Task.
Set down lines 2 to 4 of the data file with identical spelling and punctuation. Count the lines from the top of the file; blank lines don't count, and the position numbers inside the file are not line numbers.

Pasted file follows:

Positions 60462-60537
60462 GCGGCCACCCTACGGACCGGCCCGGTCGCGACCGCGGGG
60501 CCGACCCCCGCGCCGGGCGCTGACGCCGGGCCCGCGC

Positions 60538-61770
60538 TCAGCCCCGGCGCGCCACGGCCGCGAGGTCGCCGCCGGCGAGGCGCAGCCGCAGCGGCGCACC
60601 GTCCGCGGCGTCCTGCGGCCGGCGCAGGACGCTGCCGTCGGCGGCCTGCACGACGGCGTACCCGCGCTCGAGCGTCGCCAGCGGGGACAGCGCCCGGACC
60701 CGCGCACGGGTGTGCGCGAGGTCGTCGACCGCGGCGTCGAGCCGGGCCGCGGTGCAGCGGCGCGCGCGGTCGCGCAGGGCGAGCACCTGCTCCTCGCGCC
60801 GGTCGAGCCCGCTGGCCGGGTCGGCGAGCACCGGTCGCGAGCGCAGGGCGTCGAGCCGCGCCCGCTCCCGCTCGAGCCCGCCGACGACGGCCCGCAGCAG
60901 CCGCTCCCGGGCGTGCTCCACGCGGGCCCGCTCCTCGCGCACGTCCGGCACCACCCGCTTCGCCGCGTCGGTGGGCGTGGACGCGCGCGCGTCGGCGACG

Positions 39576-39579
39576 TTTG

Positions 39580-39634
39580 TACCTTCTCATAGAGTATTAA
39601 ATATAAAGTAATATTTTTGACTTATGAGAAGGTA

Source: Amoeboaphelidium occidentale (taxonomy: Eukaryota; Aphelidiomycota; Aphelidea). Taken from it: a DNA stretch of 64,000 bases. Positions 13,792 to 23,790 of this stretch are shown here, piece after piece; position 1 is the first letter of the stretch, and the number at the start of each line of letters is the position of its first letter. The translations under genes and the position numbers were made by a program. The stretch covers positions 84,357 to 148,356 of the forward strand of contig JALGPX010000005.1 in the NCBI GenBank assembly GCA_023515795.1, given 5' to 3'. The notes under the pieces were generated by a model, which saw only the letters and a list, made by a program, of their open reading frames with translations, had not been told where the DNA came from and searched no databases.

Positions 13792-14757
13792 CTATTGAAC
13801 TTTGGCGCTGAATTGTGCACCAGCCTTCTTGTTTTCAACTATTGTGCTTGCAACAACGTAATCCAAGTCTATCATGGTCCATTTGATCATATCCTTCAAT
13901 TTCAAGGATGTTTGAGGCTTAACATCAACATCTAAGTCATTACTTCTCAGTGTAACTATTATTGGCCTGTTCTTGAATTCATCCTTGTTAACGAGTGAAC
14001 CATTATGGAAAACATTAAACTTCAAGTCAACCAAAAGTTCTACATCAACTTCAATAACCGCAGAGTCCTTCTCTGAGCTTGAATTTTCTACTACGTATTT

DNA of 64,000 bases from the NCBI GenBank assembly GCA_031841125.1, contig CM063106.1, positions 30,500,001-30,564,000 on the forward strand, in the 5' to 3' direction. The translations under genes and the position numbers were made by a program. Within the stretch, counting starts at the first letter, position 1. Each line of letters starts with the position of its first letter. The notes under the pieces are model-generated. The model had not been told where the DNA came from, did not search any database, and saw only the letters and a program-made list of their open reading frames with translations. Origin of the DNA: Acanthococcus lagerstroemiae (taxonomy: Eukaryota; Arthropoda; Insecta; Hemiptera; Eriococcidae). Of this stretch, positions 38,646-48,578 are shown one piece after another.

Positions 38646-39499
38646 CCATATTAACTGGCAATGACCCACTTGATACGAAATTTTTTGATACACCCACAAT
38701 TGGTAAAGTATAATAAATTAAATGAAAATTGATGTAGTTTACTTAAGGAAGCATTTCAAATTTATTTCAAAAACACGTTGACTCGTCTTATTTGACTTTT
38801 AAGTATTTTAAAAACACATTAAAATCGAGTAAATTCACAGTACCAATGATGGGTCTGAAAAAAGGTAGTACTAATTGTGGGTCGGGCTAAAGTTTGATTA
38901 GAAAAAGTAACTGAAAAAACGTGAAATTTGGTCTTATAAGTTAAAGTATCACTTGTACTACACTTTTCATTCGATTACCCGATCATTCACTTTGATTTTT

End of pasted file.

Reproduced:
60462 GCGGCCACCCTACGGACCGGCCCGGTCGCGACCGCGGGG
60501 CCGACCCCCGCGCCGGGCGCTGACGCCGGGCCCGCGC

Positions 60538-61770